KABUL, Afghanistan – Despite repeated threats from Taliban insurgents, millions of Afghans, many of them women, turned out to vote on Saturday in a landmark presidential election, only to have irregularities at the polls cast a shadow over the historic vote.

Hours after the polls opened at 7 a.m. local time, 15 candidates opposing U.S.-backed interim leader Hamid Karzai vowed to boycott the results and called for new elections because some of the ink used to prevent people from voting more than once could be washed or rubbed off.

“Any government as a result of these elections is not legitimate,” said Abdul Satar Serat, one of the candidates. “We will not accept the results of these elections.”

Officials of the joint U.N.-Afghan electoral commission said the problems with the ink weren’t widespread enough to halt the historic vote. The polls closed at 4 p.m. local time, but tabulating the results could take as long as three weeks. About 30,000 ballot boxes must be delivered to counting centers around the country.

President Bush, campaigning in Missouri, hailed the election. “A marvelous thing is happening in Afghanistan,” Bush said. “Freedom is powerful.

“Think about a society in which young girls couldn’t go to school and their mothers were whipped in the public square. And today, they’re holding a presidential election.

“The first person to vote in the presidential election, three years after the Taliban ruled that country with such barbarism, was a 19-year-old woman, an Afghan refugee, who fled her homeland during the civil war.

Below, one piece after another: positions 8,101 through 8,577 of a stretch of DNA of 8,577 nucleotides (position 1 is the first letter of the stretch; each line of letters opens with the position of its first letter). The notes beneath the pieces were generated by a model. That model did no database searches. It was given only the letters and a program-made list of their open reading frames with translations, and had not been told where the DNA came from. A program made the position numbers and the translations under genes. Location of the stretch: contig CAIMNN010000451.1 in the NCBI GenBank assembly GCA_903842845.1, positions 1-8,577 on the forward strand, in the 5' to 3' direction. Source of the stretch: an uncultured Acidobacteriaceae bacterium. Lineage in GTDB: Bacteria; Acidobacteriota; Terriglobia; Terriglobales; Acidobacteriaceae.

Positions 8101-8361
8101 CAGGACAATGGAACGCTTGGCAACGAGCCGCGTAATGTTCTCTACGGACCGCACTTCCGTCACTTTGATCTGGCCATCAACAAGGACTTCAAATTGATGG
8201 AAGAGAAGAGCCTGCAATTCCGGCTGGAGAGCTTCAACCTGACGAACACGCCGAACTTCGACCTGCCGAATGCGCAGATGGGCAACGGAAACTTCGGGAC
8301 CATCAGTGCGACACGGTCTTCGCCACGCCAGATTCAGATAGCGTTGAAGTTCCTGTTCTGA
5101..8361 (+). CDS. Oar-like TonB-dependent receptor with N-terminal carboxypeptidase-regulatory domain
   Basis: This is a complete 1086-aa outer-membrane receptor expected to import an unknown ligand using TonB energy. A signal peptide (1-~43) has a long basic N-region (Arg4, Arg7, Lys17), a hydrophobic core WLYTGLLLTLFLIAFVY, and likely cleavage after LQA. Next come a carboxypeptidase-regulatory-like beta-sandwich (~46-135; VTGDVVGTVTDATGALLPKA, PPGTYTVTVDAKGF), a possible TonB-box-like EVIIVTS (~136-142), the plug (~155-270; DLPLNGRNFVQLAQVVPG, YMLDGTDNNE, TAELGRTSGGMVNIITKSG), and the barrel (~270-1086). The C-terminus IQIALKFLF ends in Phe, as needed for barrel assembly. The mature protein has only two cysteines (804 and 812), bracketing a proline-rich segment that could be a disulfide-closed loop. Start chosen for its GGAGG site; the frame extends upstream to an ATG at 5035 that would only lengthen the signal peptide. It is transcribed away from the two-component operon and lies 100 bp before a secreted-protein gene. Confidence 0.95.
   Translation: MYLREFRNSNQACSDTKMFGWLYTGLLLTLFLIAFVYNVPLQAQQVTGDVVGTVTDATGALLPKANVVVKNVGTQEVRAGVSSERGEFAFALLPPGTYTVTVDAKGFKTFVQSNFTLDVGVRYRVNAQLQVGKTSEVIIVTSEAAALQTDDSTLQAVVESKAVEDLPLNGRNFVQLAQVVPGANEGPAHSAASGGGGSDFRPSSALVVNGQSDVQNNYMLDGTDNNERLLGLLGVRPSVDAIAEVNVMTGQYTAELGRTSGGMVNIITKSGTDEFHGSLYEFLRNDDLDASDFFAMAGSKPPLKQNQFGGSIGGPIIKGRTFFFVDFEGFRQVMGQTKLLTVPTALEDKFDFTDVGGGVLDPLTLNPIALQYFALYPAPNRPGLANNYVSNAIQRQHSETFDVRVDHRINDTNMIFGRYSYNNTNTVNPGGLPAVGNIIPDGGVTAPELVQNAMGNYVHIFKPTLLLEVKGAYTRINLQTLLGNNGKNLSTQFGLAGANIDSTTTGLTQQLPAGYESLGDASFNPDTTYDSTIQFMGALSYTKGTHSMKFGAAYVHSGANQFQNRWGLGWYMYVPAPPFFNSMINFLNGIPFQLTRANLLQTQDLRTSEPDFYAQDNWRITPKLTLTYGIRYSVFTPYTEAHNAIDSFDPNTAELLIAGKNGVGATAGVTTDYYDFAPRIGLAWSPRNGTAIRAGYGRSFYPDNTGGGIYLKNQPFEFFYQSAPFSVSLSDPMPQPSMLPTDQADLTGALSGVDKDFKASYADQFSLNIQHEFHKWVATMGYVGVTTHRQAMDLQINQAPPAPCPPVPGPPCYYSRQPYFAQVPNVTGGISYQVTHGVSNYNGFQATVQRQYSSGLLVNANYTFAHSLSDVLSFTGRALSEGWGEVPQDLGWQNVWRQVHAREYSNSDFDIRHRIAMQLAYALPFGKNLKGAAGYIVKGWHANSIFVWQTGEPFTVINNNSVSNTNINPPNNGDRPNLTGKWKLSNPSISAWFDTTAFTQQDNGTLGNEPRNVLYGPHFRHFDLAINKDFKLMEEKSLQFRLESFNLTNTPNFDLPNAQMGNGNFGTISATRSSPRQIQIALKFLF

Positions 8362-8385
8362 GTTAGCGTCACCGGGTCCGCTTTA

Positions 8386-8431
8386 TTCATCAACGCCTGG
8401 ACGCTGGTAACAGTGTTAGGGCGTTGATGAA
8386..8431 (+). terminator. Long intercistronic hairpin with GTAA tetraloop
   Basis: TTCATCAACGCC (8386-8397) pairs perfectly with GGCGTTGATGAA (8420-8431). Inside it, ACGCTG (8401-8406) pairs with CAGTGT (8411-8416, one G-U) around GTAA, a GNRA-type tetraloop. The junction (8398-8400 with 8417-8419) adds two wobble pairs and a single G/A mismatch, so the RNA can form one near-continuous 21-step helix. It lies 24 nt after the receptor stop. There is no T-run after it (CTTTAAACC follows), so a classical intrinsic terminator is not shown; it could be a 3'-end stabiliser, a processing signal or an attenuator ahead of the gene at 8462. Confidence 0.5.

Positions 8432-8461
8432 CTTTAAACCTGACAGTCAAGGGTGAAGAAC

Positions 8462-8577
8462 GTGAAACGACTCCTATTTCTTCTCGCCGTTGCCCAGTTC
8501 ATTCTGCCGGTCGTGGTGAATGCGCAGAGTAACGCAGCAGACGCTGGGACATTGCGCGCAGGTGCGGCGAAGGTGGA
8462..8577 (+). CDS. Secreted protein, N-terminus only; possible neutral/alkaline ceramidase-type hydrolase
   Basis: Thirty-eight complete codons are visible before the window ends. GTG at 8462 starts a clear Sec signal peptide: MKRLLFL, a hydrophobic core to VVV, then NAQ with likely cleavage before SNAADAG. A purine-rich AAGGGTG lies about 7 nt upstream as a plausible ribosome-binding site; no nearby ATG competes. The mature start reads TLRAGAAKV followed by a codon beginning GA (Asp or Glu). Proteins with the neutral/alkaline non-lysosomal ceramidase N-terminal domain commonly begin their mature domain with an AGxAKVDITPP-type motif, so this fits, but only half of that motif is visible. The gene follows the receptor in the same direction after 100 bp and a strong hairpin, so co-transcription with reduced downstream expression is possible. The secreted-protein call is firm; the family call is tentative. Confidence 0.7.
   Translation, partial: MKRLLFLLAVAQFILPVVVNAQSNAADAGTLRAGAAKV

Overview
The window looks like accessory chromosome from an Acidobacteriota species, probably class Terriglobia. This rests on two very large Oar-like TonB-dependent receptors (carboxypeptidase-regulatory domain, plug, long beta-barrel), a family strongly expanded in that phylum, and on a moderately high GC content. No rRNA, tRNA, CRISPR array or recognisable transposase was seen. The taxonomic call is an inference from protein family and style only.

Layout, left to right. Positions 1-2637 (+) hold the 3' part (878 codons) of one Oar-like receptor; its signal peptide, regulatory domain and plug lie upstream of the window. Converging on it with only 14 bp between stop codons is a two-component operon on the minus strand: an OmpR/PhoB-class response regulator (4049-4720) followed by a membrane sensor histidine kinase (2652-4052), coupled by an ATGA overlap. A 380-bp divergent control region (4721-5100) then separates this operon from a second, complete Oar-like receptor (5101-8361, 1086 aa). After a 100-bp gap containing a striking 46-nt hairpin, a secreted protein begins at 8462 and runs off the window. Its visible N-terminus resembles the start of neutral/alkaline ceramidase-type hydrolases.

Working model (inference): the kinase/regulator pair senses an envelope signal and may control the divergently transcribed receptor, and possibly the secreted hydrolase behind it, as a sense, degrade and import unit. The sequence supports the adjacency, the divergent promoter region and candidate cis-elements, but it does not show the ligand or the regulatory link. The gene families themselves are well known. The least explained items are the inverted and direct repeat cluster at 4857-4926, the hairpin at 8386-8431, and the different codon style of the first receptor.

As word of the boycott spread, however, some Afghans voiced suspicions about the process.

“If this is because of cheating, I won’t vote again,” said Javid Ahmad, sitting on the steps of the Haji Yaqub Mosque where men waited to vote. “It would be silly.”

If such sentiments become widespread, they’d add to the difficulties an already weak central government has had trying to stabilize a vast country with deep ethnic divisions while confronting rebellious warlords, opium traffickers and militant insurgents.

A little more than 1 million voters had registered by the spring of this year. That number surged to 10.5 million over the summer, raising fears of multiple registrations. Officials relied on the ink following concerns that some people had registered multiple times. But some of the supposedly indelible ink could easily be washed or rubbed away, permitting a person to vote more than once. Officials said some polling stations had mistakenly used the regular ink meant for the ballots.

At a press conference late Saturday afternoon, Karzai dismissed his opponents as spoilers.

“Are 15 people more important or are all Afghan people more important?” he said.

Resolving the issue will be difficult. Almost none of the candidates had any chance of unseating Karzai, the acknowledged favorite. But the boycott may embolden them. Joined together in protest, they’ve drawn more attention to themselves than they had competing with one another for votes.

U.N. spokesman Manoel de Almeida e Silva said the problems with the ink weren’t widespread.

“We don’t have indications the problem is of any great extent,” Silva said. “We cannot forget Afghanistan is having elections for the first time. Let’s not lose perspective on the importance of things.”

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